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Death in the hippodrome: sexual politics and legal culture in the reign of Mehmet IV

Baer, Marc David (2011) Death in the hippodrome: sexual politics and legal culture in the reign of Mehmet IV. Past and Present, 210 (1). pp. 61-91. ISSN 0031-2746

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Identification Number: 10.1093/pastj/gtq062

Abstract

At noon on Friday, 28 June 1680, people crowded into Istanbul’s Hippodrome, the city’s main public space, to stone to death a Muslim woman identified as ‘the wife of Abdullah Çelebi’ for adultery with an infidel, and to witness the beheading of the Jew who was alleged to be her lover, a neighbourhood shopkeeper.1 Neighbours who had raided her home when they knew that the Jew was inside claimed to have found the couple having intercourse, which was doubly illicit: not only was she married, but sexual relations between Christian or Jewish men and Muslim women were forbidden by law.2 The accused denied any wrongdoing, but a mob dragged the two before the chief justice of the empire’s European provinces (known as Rumelia), Beyazizade Ahmet (d. 1686), who had previously been the main judge at Istanbul’s Islamic law (shariah) court.3 Beyazizade accepted the testimony of the witnesses. Denying the accused a trial, he condemned the pair to death. Grand Vizier Kara Mustafa Pasha (d. 1683) reported his decision to Sultan Mehmet IV (r. 1648–87, d. 1693), who confirmed the sentence. The sultan attended the double execution in person and offered the man conversion to Islam, permitting him to die swiftly and with dignity by decapitation. Mehmet IV was the only sultan to order an adulteress to be executed by stoning during 465 years of Ottoman rule in Istanbul. Indeed, public stoning of adulterers was such a rare event in medieval and early modern Islamic history that it is difficult to find any other examples of Islamic rulers punishing transgressors of sexual norms in this way.4 Why did Mehmet IV do this?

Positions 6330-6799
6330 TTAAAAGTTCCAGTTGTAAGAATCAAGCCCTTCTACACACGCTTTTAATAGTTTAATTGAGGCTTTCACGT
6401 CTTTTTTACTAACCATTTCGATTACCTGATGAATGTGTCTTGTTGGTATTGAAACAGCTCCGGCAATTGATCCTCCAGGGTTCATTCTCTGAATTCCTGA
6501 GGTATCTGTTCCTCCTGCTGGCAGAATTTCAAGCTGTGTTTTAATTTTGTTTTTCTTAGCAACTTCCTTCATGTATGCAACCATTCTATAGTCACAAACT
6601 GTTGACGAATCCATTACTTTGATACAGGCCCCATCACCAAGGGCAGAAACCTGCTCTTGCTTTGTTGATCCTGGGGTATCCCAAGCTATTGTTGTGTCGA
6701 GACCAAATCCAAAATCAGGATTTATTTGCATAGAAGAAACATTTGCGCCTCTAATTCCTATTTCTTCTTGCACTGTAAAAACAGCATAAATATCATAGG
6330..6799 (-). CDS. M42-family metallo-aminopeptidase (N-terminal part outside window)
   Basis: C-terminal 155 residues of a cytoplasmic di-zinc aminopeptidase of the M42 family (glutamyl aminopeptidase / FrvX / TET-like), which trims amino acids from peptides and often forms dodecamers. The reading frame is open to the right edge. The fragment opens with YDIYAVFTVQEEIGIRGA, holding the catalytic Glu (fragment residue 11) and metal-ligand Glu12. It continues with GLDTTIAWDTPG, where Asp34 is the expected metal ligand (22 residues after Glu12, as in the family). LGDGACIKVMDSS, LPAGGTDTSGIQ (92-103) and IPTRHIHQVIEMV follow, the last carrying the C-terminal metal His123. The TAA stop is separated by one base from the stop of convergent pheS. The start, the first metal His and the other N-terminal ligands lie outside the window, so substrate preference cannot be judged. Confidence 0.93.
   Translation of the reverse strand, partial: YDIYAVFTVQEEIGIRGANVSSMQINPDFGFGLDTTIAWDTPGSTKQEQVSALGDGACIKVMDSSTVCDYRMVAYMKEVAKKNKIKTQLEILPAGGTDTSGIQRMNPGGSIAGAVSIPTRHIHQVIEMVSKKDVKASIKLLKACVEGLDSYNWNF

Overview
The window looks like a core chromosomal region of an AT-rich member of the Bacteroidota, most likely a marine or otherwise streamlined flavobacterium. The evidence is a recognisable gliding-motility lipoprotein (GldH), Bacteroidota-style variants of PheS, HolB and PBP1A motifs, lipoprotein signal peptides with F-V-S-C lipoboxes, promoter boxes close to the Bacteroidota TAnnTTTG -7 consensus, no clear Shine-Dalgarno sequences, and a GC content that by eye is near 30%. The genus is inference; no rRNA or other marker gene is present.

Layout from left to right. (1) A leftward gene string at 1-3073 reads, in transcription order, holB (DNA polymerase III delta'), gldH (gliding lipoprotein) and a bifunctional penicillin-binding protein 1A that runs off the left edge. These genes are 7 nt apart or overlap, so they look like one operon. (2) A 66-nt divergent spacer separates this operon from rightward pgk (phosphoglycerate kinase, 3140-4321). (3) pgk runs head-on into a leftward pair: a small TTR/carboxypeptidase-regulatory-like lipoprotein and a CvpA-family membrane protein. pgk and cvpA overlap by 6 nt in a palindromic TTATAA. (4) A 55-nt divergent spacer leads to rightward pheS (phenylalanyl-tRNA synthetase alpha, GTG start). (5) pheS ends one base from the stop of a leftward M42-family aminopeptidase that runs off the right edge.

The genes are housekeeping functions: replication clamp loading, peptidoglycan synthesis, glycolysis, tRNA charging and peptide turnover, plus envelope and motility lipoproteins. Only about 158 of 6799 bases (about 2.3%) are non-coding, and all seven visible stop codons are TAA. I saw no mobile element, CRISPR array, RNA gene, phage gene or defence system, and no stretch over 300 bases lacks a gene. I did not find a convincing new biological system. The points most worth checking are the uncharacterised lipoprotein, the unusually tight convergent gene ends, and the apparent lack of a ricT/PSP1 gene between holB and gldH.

Item Type: Article
Official URL: http://past.oxfordjournals.org/
Additional Information: © 2011 Oxford University Press
Subjects: D History General and Old World > DD Germany
Sets: Departments > International History
Date Deposited: 27 Sep 2013 10:01
Last Modified: 10 May 2016 14:47
URI: http://eprints.lse.ac.uk/id/eprint/53162

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